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Almond Macaroons, Buttermilk Shortcakes & Banana Sorbet
Every kitchen should have at least one. I'm referring to the ubiquitous ice cream scoop. Even if you don't have one because you never buy ice cream in bulk, or a clerk at the ice cream shop scoops ice cream for you, you'll want one after you discover all the things you can do with an ice cream scoop other than scoop ice cream.
Today most homebakers who bake from scratch are delighted to find short-cuts to simplify not only the baking process but also the clean-up afterwards. When you make a batch of chocolate chip, or any other type of drop cookie, the conventional technique is to "drop" the batter onto the baking sheet from a spoon. In fact, we're familiar with dropping all sorts of soft doughs and batters from a spoon to form cupcakes, muffins, pancakes, waffles, even some biscuit or shortcake doughs, as well as souffle mixtures too.
Well here's a handy tip commonly used by some of the best pastry chefs: don't spoon it and don't pipe it -- scoop it. Whatever you scoop goes right into the dish or onto the baking sheet. No assistance from your forefinger is necessary since the spring-action of the scoop both picks up and deposits the mixture just where you want it. You not only eliminate the need to wipe your sticky finger clean, but you also remove any temptation to lick your finger clean. (Licking a finger often leads to the baker gaining weight.)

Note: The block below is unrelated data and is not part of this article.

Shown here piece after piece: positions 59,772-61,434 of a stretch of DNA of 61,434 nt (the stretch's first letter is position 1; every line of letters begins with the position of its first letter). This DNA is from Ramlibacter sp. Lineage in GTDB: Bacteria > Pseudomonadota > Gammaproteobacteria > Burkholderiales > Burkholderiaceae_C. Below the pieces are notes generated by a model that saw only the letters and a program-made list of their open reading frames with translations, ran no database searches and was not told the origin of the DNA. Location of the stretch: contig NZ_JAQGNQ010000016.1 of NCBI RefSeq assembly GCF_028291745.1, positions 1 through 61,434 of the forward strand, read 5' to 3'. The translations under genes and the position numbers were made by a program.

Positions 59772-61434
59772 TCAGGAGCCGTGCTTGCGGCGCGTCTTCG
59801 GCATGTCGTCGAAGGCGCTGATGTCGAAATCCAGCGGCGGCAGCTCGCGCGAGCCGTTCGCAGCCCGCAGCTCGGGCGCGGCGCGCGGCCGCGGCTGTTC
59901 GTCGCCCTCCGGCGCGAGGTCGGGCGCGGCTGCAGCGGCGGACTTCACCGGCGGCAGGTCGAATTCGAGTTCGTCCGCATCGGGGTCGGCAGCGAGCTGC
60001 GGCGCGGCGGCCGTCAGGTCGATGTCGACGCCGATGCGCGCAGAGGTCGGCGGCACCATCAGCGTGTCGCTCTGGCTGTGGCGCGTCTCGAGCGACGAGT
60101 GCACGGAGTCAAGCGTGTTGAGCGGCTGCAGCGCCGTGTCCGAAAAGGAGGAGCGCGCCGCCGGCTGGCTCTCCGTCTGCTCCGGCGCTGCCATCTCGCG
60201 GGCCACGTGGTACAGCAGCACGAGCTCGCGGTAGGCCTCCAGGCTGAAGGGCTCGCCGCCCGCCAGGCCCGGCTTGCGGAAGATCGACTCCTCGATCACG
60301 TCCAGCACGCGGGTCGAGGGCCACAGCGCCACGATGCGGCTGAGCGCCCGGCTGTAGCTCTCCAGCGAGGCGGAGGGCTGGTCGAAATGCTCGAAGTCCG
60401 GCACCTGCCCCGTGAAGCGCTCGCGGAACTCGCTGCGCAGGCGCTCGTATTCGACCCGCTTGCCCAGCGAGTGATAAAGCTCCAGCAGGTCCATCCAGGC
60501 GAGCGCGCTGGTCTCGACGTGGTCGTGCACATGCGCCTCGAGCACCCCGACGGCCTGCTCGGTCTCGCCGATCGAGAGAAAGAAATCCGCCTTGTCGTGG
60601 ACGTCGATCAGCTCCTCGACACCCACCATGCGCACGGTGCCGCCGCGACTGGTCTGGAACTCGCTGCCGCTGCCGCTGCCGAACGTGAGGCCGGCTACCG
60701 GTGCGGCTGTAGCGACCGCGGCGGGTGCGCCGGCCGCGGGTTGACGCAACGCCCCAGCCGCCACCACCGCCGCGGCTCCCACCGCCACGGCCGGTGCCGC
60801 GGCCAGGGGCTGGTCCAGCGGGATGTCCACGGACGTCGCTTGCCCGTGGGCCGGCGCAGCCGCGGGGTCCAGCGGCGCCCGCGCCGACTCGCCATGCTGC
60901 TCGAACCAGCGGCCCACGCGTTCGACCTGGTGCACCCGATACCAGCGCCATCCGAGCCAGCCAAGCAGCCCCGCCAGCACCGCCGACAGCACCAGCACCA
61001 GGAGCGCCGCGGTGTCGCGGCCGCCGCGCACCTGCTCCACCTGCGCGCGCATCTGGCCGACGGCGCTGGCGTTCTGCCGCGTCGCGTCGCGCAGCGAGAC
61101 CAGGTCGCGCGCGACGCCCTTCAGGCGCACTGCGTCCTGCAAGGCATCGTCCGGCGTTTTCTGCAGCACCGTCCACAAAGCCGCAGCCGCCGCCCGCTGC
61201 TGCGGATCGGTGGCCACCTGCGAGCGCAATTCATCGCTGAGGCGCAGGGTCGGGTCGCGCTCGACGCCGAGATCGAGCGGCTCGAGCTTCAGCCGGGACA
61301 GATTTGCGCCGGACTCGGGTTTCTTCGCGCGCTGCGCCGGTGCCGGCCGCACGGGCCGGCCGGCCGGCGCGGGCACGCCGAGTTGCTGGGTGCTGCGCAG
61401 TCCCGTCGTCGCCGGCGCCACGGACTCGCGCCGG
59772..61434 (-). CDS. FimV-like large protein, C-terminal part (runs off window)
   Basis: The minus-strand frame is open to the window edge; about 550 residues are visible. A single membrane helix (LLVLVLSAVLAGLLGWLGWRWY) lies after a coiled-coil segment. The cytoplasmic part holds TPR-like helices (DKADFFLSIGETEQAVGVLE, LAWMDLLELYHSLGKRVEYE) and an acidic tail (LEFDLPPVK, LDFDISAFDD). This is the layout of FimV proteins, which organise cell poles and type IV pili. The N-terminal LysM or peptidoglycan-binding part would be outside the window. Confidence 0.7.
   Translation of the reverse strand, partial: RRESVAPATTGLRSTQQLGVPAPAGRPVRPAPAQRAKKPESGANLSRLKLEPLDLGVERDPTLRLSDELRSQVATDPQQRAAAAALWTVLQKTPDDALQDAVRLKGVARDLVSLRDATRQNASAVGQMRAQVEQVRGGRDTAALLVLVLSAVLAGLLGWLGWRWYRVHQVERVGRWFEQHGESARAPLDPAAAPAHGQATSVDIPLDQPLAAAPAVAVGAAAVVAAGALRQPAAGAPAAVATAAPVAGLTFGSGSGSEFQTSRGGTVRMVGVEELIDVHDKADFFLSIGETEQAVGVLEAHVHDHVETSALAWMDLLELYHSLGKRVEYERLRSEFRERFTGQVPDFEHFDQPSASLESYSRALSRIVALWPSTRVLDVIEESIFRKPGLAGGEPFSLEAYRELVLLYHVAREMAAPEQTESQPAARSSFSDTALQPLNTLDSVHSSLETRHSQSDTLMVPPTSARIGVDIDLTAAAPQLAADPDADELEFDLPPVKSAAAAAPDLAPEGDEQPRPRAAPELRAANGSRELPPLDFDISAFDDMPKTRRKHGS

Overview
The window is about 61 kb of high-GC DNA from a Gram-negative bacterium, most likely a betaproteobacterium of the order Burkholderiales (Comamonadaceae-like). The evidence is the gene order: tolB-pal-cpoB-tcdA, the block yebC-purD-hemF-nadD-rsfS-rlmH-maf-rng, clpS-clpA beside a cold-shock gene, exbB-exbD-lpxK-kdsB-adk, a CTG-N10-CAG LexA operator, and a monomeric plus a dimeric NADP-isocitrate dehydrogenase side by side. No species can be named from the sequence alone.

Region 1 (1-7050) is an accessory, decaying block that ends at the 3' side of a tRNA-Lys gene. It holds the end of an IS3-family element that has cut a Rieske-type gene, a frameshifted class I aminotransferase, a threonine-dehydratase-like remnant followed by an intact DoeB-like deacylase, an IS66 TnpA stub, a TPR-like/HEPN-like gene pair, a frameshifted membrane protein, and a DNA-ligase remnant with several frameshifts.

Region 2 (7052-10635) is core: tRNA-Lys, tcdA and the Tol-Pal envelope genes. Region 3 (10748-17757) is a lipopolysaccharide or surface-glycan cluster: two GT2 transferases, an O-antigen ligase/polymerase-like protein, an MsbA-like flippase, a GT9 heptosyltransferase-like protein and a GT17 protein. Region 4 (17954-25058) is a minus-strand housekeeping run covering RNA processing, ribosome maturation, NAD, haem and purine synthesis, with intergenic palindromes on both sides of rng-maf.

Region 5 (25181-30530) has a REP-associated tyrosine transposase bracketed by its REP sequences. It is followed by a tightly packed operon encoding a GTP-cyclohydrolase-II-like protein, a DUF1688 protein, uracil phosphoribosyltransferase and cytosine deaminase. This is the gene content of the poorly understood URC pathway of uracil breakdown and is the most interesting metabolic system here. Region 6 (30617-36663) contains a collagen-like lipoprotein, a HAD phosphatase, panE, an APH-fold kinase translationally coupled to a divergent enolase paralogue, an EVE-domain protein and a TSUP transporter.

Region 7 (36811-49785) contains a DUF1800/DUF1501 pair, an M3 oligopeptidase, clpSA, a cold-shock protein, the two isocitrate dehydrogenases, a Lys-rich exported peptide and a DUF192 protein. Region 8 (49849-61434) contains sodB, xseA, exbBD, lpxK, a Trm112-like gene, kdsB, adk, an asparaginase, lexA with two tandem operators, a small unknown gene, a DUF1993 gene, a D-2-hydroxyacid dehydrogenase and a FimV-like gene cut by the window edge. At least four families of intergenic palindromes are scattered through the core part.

Another benefit when you use this utensil is that cookies, pancakes, and muffins are uniform in size and bake evenly since you take up the same amount of batter with each scoop. Scooping doughs or batters rather than piping them through a pastry bag or dropping them from a spoon makes clean-up easy with less mess and fewer, if any drips.
In order to practice this scooping technique I offer a few recipes, but please don't stop with these. Have fun and look through your own recipes with an eye for adapting them to the scoop method. Soon, like me, you'll own more than one size ice cream scoop.
A couple of points before you buy a scoop. Check out the scoop at the store. It should be comfortable to hold -- not too heavy or too light, preferably made of stainless steel, and the spring action should move in a lively fashion each time you squeeze the lever. There are two scoops I use the most. One measures out a scant two tablespoons (classified a #40 scoop), the other measures out 1/4 cup (a #16 scoop). Look on the metal bar inside the scoop for a number. That number represents approximately how many scoops you get from a quart of ice cream ... or in our case, for a quart of Almond Macaroon batter, Buttermilk Shortcake dough or Banana Sorbet.
Makes eleven 3-inch cookies
1/2 pound (1 cup) almond paste
1 cup unsifted powdered sugar
good pinch salt
2 large egg whites
1/4 teaspoon vanilla
Adjust rack in lower third of the oven and preheat to 325 degrees F. Line a large baking sheet with parchment paper.